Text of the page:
Migrants resume protests at Budapest railway station

Hundreds of migrants demanding free passage to Germany protested for a second day Wednesday at Budapest’s main international train station.

Riot police outside the Keleti terminal pushed back the migrants, who were told they had to go to camps set up in Hungary. The migrants, denied access to the trains, shouted at police in Arabic and English, but the demonstration did not turn violent.

Europe has experienced an unprecedented influx of refugees this year, with hundreds of thousands of people fleeing conflict and poverty in the Middle East, Asia and Africa for a better life in European Union countries.

The 28-nation bloc has been struggling for months to handle the more than 332,000 migrants who have arrived this year.

The countries most affected — Greece, Italy and Hungary — have asked for more help. Germany, which is expecting to receive about 800,000 asylum seekers this year, has called on EU partners to share more of the burden by accepting larger numbers of migrants.

The foreign ministers of Italy, France and Germany signed a joint document Wednesday calling for a “strong response to the crisis” and for a review of current EU rules on granting asylum and a “fair” distribution of migrants within the EU.

The document says the migrant crisis has “clearly shown the limits and defects” of the rules on asylum and that they need to be reassessed.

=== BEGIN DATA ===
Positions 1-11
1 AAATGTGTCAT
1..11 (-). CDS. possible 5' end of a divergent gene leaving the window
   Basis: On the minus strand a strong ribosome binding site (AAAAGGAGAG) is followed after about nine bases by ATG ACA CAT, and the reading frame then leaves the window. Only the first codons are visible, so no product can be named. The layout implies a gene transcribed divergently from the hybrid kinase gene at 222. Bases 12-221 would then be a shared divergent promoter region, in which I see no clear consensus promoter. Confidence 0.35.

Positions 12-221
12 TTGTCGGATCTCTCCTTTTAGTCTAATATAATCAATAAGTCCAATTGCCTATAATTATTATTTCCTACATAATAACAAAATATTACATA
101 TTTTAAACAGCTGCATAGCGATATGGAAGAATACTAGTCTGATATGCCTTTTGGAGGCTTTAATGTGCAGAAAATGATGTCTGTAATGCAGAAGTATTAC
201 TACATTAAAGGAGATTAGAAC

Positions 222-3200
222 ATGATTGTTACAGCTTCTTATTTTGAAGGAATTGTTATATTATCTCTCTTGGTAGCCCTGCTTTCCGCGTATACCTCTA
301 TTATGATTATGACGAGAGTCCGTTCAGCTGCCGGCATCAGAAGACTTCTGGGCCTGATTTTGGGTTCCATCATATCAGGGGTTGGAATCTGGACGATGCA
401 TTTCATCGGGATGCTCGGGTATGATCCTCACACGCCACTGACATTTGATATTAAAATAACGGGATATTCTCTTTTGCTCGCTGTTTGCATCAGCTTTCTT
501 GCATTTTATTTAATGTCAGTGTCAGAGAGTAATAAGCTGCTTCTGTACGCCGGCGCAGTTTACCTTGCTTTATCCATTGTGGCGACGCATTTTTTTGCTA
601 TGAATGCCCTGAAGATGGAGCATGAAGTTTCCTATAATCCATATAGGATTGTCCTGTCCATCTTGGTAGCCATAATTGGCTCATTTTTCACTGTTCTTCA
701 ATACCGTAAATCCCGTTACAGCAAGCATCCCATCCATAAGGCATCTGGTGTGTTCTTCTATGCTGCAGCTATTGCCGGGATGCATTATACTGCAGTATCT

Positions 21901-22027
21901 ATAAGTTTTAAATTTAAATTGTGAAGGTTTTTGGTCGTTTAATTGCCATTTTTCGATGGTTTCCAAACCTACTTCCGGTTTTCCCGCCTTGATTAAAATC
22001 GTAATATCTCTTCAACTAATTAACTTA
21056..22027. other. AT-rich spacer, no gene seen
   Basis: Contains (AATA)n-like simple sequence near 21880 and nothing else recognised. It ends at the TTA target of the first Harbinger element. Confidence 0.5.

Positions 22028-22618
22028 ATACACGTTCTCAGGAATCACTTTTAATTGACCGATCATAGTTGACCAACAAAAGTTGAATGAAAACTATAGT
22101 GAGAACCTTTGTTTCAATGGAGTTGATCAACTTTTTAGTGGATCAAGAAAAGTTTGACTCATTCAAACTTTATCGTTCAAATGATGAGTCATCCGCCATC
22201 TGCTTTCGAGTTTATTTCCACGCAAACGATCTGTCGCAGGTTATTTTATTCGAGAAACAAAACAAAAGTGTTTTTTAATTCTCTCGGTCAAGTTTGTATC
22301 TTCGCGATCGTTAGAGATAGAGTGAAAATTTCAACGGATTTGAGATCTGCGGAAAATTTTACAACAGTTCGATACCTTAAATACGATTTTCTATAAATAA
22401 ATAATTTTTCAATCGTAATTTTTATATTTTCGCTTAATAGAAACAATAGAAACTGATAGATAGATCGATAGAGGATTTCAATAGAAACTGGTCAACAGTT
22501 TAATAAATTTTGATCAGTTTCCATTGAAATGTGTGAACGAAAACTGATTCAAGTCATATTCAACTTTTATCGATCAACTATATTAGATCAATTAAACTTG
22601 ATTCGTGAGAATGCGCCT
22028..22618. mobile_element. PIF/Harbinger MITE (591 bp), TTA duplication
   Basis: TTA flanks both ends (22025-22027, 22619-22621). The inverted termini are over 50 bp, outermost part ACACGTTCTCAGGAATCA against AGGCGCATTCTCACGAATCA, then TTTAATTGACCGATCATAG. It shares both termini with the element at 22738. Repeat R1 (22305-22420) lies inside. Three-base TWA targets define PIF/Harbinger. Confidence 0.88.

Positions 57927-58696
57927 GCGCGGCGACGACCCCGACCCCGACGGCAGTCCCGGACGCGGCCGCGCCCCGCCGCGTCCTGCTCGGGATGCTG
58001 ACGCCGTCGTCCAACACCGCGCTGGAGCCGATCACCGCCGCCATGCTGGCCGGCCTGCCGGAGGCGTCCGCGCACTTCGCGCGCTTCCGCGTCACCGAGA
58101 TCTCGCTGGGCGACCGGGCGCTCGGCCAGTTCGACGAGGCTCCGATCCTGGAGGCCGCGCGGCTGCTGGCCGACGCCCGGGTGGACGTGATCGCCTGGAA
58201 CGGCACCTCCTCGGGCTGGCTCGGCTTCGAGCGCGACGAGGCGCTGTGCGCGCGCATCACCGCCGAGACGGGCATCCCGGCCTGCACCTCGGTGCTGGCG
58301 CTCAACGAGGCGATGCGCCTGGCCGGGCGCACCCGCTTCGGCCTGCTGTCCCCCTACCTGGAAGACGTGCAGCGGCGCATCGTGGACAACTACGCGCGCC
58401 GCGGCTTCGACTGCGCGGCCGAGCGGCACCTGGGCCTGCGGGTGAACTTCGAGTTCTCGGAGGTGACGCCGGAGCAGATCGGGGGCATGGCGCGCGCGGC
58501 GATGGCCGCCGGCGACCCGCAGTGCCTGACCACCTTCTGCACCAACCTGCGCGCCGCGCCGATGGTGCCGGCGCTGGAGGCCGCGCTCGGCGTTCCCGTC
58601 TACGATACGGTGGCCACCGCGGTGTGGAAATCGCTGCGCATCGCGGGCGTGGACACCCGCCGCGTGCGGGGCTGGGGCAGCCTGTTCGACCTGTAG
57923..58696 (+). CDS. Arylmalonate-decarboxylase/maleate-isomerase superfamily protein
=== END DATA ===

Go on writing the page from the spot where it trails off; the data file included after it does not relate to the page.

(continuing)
This is one of Europe’s biggest stream of migrants since World War II.  The 28-member EU plans to hold emergency talks on the issue on September 14.

However, German police reported that only about 50 migrants arrived on the morning trains to Munich on Wednesday, compared with 2,400 on Tuesday.

Also Wednesday, 13 people died when two small boats transporting migrants from Turkey to the Greek island of Kos capsized. Turkish media said 12 people drowned, including a woman and three children, while a 13th person died later in a hospital.

Greece’s coast guard recovered the body of a man south of the island of Kalolimnos, but it was not clear whether that body was connected to the capsized Turkish boats about 22 kilometers to the northeast.

The Greek coast guard said it had rescued 1,058 people in 28 Aegean Sea locations over the past 24 hours. More than 200,000 migrants have reached Greece this year, mainly from neighboring Turkey, where more than 1 million people from Syria, Iraq and Afghanistan live in refugee camps.

Police in northern Greece arrested six suspected smugglers after finding 103 migrants, including 19 children, hidden in a truck.

A spokesman for the U.N. refugee agency, Babar Baloch, told VOA, “All the countries have their own responsibility to deal with this crisis.”

Source: VOANews.com